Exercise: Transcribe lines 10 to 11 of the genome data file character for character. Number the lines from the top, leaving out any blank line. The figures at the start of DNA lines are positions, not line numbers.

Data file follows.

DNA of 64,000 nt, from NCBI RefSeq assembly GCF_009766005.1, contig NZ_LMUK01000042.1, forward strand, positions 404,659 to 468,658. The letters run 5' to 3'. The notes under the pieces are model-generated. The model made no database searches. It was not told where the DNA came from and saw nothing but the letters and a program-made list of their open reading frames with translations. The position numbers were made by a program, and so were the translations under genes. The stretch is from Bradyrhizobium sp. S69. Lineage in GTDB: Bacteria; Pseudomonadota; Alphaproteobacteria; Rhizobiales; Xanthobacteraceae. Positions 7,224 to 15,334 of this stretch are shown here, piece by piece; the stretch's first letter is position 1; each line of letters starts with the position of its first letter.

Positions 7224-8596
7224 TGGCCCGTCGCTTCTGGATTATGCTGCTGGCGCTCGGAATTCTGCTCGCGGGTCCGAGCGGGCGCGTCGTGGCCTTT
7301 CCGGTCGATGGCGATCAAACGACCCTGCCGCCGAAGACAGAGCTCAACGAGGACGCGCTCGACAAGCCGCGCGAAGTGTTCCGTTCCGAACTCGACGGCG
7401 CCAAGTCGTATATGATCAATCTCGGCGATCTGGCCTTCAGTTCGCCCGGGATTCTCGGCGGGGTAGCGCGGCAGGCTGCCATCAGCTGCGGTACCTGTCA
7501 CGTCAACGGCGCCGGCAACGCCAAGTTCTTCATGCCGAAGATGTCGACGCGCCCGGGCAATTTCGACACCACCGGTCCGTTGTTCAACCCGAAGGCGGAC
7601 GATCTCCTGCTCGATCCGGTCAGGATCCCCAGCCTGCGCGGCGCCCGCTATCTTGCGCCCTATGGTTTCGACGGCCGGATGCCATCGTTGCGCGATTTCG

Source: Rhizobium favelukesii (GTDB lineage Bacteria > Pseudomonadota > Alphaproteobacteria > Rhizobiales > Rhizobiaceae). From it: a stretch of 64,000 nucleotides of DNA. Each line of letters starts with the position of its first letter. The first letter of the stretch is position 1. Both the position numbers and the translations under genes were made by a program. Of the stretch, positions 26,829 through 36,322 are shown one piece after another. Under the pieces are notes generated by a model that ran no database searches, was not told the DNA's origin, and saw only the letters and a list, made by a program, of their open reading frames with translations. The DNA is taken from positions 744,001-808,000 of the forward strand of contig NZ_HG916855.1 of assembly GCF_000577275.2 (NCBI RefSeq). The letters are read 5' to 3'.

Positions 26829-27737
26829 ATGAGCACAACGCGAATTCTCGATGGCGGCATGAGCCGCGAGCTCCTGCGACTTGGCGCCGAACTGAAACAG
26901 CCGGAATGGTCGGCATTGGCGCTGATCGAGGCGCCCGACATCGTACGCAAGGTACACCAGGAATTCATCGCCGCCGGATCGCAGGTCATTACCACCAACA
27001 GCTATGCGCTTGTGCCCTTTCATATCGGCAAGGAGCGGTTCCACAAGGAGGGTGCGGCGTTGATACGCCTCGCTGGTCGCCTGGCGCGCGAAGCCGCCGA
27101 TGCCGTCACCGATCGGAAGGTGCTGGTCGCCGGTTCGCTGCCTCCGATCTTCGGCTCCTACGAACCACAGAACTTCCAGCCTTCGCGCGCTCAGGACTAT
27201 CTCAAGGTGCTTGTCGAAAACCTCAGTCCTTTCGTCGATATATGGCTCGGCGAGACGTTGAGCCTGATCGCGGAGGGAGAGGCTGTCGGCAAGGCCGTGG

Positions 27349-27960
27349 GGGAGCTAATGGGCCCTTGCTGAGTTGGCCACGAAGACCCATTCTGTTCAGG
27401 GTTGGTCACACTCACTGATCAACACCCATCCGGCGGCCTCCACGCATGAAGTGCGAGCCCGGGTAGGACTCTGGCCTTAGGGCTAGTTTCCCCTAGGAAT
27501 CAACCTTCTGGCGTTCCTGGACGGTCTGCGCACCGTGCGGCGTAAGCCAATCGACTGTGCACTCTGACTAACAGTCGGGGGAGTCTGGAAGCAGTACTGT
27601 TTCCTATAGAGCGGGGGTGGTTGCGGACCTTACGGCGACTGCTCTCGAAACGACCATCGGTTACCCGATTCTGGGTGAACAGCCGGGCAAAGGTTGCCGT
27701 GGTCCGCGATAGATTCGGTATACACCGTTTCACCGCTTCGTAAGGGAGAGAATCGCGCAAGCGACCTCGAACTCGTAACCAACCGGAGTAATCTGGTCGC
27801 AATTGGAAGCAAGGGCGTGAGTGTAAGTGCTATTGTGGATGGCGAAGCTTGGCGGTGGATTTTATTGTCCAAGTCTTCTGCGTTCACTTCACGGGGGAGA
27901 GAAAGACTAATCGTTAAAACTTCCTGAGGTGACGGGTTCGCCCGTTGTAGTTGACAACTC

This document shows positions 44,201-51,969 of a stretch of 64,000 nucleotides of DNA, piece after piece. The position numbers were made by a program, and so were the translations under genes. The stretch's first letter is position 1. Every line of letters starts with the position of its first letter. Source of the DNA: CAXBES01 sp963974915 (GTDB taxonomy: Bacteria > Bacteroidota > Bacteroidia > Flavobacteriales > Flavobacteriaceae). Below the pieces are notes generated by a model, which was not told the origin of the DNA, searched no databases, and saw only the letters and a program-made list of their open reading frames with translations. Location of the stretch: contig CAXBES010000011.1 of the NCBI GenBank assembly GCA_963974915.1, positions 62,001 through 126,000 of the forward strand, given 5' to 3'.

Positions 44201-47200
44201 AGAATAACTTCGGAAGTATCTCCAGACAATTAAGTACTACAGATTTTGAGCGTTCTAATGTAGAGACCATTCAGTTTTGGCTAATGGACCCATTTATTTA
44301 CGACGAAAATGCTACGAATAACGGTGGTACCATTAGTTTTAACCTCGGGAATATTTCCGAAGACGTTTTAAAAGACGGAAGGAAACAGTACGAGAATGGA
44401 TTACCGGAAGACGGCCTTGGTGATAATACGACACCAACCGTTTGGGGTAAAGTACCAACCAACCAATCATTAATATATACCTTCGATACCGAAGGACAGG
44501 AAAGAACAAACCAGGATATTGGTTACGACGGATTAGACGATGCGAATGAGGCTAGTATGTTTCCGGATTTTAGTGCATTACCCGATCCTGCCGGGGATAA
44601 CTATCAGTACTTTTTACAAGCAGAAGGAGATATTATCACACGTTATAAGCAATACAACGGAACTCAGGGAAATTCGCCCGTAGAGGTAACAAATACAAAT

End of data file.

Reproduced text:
26829 ATGAGCACAACGCGAATTCTCGATGGCGGCATGAGCCGCGAGCTCCTGCGACTTGGCGCCGAACTGAAACAG
26901 CCGGAATGGTCGGCATTGGCGCTGATCGAGGCGCCCGACATCGTACGCAAGGTACACCAGGAATTCATCGCCGCCGGATCGCAGGTCATTACCACCAACA